My experience in India has forced me reevaluate how I view material possessions. While there I came face to face with stark differences in my “idea” of poverty and how fortunate I am. The poverty we faced was everywhere and almost inescapable. In the morning we would stand on our balcony and watch as women dug through our trash. At night men would huddle around metal kitchen bowls which they had filled with trash and lit on fire to stay warm. During the day we drove by countless tent cities bustling with people. There were several times that while stopped at a red light; beggars swarmed our car. It was difficult to enjoy the shopping knowing that the money we used to by trinkets could change someone’s life.

I had a mind-blowing experience with the simplest of things. On the way to the Qutub Minar we walked through a park full of ruins. Everywhere I looked there was what used to be an ancient Hindu temple. I got caught up taking pictures and noticed that the group was leaving me behind. The tour was moving right along and as I ran down the path to catch up I saw it.

Michael Perkins with the swastika imprinted on the brick
Michael Perkins with the swastika imprinted on the brick

What I saw was a brick. A simple clay brick with chipped edges, and it was piled up on top of other bricks that looked just like it. I had seen a lot of bricks before but this one was different and it turned into the focal point of our conversations for the rest of the trip. I walked right up to the pile and yelled at the rest of the group to come over. At first they weren’t impressed because they didn’t see it. I had to point out what made this brick so special. Though its outsides were weathered the center of the brick was clearly and deeply imprinted with a swastika.

All I saw was hate. The swastika means Nazi and when I see it and think of Adolf Hitler and the National Socialist party that destroyed Europe. My first thought was that during WWII the Nazi’s must have built something in India…?

The Americans in our group were stunned. Our tour guide laughed and said that the swastika was everywhere in India. He told us that it was an ancient Hindu religious symbol that was stolen by Hitler. Now, we had just gotten to New Delhi and this was our first day out in the city. As the group moved down the path to another ruin, we all at one point made a remark about the Nazi Brick.

The week went on and I learned that the tour guide was right. Everywhere we went we saw swastikas. Other students on the trip and I began to make a game of pointing them out. We saw swastikas them on top of churches and painted randomly on walls, buildings and signs. I noticed that Indians paint the swastika over their doorway, so all who enter will be blessed. I learned that the swastikas real meaning is good or God. They imprint bricks with that symbol because they want their buildings to be strong. In their culture they wanted and building built with God.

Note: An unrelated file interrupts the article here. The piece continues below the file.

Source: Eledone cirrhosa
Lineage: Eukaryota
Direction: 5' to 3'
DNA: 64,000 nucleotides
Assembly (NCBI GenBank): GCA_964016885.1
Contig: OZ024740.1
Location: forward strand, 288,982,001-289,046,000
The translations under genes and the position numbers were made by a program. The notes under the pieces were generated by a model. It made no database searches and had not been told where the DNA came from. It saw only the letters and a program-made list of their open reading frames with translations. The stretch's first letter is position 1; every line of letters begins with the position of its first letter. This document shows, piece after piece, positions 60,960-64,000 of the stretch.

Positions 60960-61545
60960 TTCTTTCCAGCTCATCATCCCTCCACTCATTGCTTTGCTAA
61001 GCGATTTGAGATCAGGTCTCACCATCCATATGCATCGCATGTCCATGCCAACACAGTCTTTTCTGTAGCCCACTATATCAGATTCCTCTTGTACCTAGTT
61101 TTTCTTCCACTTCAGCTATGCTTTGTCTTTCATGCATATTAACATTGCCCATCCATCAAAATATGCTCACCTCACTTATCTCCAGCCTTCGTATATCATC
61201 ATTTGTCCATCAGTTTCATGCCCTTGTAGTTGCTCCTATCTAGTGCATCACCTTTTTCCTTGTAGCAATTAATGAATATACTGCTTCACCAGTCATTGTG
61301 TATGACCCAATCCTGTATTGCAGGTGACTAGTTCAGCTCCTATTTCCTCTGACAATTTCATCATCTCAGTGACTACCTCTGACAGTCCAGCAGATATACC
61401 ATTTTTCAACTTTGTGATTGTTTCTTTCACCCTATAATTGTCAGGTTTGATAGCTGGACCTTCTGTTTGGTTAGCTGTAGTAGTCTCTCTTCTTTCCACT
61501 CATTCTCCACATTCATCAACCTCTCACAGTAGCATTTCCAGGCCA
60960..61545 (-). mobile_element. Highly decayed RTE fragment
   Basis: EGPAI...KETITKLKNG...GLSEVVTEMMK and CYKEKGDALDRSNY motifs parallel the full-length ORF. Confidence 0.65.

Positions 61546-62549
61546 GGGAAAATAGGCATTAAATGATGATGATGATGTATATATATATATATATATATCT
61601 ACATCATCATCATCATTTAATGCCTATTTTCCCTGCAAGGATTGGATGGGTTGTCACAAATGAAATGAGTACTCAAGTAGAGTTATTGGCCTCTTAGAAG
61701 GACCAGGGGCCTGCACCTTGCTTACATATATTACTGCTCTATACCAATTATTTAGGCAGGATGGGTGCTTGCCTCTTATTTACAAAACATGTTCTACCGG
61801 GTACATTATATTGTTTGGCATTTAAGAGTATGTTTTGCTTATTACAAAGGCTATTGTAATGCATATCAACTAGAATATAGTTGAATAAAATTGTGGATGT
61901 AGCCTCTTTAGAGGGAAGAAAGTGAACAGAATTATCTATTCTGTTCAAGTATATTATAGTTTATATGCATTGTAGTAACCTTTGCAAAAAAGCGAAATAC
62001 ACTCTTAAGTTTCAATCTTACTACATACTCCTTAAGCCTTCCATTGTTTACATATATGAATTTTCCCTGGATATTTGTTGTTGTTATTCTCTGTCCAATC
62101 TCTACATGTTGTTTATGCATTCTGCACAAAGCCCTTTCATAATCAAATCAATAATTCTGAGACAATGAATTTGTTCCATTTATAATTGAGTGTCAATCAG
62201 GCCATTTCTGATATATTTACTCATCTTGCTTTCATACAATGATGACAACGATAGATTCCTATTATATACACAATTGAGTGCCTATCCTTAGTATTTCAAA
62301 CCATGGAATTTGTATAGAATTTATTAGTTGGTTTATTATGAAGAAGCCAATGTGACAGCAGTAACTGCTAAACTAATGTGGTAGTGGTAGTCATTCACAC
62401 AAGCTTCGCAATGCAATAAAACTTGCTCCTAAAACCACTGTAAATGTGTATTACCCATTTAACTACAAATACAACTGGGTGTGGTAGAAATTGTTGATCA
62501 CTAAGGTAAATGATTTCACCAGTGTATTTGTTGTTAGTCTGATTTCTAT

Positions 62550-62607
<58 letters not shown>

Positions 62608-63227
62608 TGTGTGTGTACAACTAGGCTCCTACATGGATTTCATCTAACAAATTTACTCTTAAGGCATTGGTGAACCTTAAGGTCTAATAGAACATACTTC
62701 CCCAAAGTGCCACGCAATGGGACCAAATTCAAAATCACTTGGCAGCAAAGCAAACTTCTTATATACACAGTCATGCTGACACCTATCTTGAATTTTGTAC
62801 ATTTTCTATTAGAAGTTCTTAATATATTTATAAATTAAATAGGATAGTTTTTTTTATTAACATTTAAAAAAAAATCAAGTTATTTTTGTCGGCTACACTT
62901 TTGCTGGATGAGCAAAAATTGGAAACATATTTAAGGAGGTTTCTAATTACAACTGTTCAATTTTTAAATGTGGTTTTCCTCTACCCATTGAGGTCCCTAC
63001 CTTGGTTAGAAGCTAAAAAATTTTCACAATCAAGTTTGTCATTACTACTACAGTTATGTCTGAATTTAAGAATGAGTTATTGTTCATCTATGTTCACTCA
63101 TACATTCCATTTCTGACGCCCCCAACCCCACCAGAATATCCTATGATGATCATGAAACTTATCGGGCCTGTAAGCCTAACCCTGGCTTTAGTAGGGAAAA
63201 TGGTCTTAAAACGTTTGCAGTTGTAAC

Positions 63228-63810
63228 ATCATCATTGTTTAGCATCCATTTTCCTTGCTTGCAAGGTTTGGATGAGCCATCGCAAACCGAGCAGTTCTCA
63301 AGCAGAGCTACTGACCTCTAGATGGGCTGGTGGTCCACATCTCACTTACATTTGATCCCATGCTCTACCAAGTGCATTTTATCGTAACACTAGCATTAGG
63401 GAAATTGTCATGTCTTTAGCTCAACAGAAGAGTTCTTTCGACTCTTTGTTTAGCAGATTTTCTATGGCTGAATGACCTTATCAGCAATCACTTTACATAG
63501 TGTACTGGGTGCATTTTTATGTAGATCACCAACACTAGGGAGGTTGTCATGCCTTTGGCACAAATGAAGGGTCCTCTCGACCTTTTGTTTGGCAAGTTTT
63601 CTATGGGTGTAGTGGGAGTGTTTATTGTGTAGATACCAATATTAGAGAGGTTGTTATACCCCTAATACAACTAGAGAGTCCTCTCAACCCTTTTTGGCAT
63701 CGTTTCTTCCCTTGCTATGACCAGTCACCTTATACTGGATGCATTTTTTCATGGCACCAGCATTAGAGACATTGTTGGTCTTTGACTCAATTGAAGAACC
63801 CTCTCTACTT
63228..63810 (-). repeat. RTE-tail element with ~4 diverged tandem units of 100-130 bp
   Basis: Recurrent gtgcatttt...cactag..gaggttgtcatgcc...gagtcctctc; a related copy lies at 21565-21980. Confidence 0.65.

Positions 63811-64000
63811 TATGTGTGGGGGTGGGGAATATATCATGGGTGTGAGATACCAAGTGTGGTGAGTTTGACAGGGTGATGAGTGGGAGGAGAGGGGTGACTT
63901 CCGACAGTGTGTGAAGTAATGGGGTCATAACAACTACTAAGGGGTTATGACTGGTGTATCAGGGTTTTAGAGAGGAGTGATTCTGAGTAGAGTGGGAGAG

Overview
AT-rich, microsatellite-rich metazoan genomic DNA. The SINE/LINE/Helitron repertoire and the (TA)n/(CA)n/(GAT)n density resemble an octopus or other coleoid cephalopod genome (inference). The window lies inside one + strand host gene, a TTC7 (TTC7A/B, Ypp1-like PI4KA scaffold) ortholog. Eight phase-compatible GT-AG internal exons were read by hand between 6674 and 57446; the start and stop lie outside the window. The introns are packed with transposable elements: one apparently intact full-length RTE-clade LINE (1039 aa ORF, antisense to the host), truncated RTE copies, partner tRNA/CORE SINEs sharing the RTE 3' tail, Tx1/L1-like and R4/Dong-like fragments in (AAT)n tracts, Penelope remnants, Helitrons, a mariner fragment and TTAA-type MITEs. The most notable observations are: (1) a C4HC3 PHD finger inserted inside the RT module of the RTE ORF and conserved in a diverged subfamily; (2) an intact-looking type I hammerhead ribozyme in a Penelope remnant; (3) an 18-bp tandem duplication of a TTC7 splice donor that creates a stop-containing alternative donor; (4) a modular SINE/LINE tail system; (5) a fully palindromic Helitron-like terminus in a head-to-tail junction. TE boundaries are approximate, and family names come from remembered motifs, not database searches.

Even though we spent a great deal of time touring monuments and cites as well as markets and bazaars, all I could think about was that Nazi Brick. It was so different of a world than what I was used to. Back home if that symbol were present anywhere near your home, you would be labeled a racist, anti-Semitic or a neo-Nazi. But yet I was in a world where you could come face to face to a swastika and it was a welcome sign. I somehow felt that I had unlocked the key to the universe because that symbol no longer meant anything and words or symbols no longer had value.

I think it was after being almost run over by a Tata truck with a swastika painted on it that I knew I was going to find a Nazi Brick and take it back home. I wanted to show off that chunk of rock on my coffee table and explain to friends and family a world that was so different from mine they made this. I knew that everyone has a story about being in another country and how horrible the bathrooms were, or scary traffic can be. I needed something a little more concrete than that. What I got was a brick.

I found my Nazi Brick (and that is the name the group gave the brick) in a pile of rubble outside Haus Khas village. It was redder clay than the original Nazi Brick but imprinted deep inside the center was the same spider-like symbol that a few days earlier had made me stop and stare. I didn’t stare this time because I knew what it meant. This time I dusted it off threw it in my backpack and ran to tell the co study abroad friends that I got the greatest souvenir of all Indian Time.

Jennifer Lewis, Graduate Student